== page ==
|geelong, corio bay & beyond with geoff wilson
Dated: 1 October, 2012
|Charli Warren 5, with her bream from the Werribee River (Photo Gary and Maria Warren).
Gary Warren of Werribee knows where it’s at when it comes to bream fishing and as it turns out, he’s is a pretty good coach as well, initiating his five year old grand daughter Charli in the finer points of piscatorial assassination.
On a recent trip to the Werribee River, Charli caught the biggest among their bag limit catches; a beauty nudging the kilogram mark and almost certainly the biggest caught that day.
Fishing the Aire River at Horden Vale last week was Doug Lucas of Colac who found the bream scarce down toward the mouth. Trying further upstream near the junction of the Ford River though he caught three Brown Trout just shy of 60 cm apiece on the scrubworms he was using for bait.
Simon Werner, with twins Jayden and Kassidy both 14, along with Peter Begg and his twins Lauren and Bryce, also 14 spent several days camping at the Aire River at Horden Vale. However, the bream were slow and they only finished with six keepers for their trouble
After returning home, Simon, Terry and Jayden launched in the Barwon estuary, and despite the heavily discoloured water on the outgoing tide, Terry finally caught a beautiful bream that measured 40 cm and weighed 1.2 kg.
Before the weather turned sour last week, Seiya Koyama and his sons Kimiya 15 and Gaiji 8 went fishing on the Portlarlington pier. There wasn’t much doing at first, but patience paid off for Gaiji, who brought in a double header consisting of a decent size flathead and a toadfish.
The flathead finished up as sashimi, but the toadfish – which is toxic unless prepared by a qualified fugu chef – lived to bite another day. The only other captures made on the day were starfish that were of no value.
After a promising start with a 66 cm Snapper from 44 metres of water off Barwon Heads on Friday morning, an abrupt change in the weather had Steve O’Keefe of Geelong Charters, along with his clients, heading back in through Port Phillip Heads where it was more sheltered.
|Eight year old Gaiji Koyama with a double header from the Portlarlington pier (Photo Seiya Koyama).
Although the trip didn’t go as planned, they did boat a dozen or so really good size whiting at anchor just out from the Cottage by the Sea.
Marie Jopling of the Lake Purrumbete Caravan Park reports that despite inclement weather over the weekend, some anglers were successful. Among them Andrew Cimbaljevic of Caroline Springs who caught a 2.2kg female Brown Trout on a Rapala bibbed minnow down-rigged to 8 metres.
That was on Saturday: On Sunday, Andrew’s friend Paul Krajino of Melton, caught a male Brown Trout of 3.2 kg using the same approach. Both fish were taken at around 6.30 pm on their respective days and in more or less the same location which was in front of the pump shed.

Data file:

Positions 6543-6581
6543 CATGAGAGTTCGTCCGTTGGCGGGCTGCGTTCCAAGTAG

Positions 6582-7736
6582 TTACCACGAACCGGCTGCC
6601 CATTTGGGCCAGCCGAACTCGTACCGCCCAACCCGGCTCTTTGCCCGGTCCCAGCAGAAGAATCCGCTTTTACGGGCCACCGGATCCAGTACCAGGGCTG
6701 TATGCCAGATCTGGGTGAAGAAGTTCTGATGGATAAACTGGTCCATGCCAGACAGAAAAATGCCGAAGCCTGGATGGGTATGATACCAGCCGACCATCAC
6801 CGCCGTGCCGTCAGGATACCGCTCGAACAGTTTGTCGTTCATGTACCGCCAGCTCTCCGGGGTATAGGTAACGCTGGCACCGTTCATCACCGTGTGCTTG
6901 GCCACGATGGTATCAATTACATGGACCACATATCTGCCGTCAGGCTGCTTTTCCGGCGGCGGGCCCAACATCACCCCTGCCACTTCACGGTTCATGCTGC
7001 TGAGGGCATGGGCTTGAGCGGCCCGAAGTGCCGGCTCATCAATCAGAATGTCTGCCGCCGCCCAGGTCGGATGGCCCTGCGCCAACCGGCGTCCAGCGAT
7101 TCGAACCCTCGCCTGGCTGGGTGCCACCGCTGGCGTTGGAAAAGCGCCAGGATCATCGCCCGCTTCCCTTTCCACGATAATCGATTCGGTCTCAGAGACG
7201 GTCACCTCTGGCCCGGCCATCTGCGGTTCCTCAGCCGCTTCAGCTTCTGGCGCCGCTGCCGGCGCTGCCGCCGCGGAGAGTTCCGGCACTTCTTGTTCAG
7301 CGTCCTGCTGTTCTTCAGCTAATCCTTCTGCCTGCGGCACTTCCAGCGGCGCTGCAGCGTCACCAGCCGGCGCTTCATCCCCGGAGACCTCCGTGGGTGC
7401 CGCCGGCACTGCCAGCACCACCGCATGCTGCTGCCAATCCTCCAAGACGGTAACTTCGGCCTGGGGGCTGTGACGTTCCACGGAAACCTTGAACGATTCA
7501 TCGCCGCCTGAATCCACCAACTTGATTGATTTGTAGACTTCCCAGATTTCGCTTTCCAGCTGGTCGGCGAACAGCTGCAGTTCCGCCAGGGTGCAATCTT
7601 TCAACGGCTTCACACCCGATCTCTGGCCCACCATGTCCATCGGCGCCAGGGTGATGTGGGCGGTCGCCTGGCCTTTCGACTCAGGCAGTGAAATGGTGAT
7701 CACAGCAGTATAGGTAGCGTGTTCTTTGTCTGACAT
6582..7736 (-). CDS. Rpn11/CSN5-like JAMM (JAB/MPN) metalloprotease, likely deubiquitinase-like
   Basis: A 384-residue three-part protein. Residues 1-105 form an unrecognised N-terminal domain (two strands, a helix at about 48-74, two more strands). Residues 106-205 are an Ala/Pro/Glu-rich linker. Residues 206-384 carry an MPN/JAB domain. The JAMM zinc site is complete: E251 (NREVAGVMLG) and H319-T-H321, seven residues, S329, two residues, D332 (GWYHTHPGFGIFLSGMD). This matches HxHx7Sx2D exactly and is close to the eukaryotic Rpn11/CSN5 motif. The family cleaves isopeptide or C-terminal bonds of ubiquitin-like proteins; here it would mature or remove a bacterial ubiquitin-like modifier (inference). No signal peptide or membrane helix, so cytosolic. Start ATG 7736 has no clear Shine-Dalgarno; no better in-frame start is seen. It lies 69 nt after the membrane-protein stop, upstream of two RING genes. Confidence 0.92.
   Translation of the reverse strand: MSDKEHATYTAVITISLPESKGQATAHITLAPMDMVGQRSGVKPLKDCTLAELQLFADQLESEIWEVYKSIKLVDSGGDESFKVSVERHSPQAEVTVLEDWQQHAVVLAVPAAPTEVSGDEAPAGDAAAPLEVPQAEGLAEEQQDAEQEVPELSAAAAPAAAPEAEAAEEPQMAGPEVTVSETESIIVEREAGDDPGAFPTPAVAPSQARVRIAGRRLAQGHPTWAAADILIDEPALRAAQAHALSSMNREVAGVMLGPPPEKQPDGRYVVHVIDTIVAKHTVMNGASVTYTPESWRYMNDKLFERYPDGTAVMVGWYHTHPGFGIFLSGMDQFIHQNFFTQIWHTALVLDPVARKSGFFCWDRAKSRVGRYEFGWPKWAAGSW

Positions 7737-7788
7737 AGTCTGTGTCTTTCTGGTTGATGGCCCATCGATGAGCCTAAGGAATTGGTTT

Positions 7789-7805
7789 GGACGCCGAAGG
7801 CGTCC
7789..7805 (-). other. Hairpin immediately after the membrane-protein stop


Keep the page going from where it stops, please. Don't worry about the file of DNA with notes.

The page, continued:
Last week, Murray Scott fished Lake Bolac again from his favourite spot along the north bank but with no joy. However, a tip from another angler that the area known as fishermen’s point on the east side of the lake might be worth a try paid off with two rainbows, each around 1.5 kg.
Fishing the Barwon River upstream from the Moorabool Street Bridge on Friday evening, Justin Burns and wife Katryna caught several carp using corn kernels for the bait, the biggest approaching 3 kg. However, the surprise catch was a goldfish approaching a kilogram which also took a piece of corn.
Steve O’Keefe, along with his son Findlay 11, and two of his friends Dylan 12 and Cowan 11, visited the Bannockburn Lagoon which had been recently stocked with Rainbow Trout. Using Berkley Powerbait in the orange colour they were soon into the action and left with a bucket full of fish.
Boating and Snapper presentation
On Saturday evening from 5.00 pm, the Torquay Angling Club (Melway ref. 506 B5) is conducting a barbeque as a prelude to a boating presentation and boat display by Haines Hunter for which a “gold coin” donation is required.
The barbeque and boating presentation will be followed by additional presentations; the first by Tuff wet weather gear and the second by fisheries research scientist Dr Paul Hamer whose focus with be on an acoustic Snapper tagging program conducted over the previous 12 months.
|Andrew Cimbaljevic of Caroline Springs with the 2.2kg female brown trout on a Rapala bibbed minnow down-rigged to 8 metres (Photo Lake Purrumbete Caravan Park).
Geoff, when fishing for Snapper on Port Phillip Bay is it best to remain at anchor, or to move every so often after no bites, and if so, how often?
Kevin, it’s best to remain at anchor through the peak periods between first light and an hour or so after sun up and the reverse during the evening. The same applies for an hour each side of either tide change.
In between times, and should you have a good sounder or fish finder, then you might consider driving slowly around with an eye on the screen in an attempt to locate fish and present them with a bait.
You may email me on email@example.com or visit www.fishingknotsandrigs.com
|Paul Krajino of Melton, with a male brown trout of 3.2 kg from Lake Purrumbete (Photo Lake Purrumbete Caravan Park).
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Fishing reports may be sent by e-mail, or mail to Geoff Wilson:
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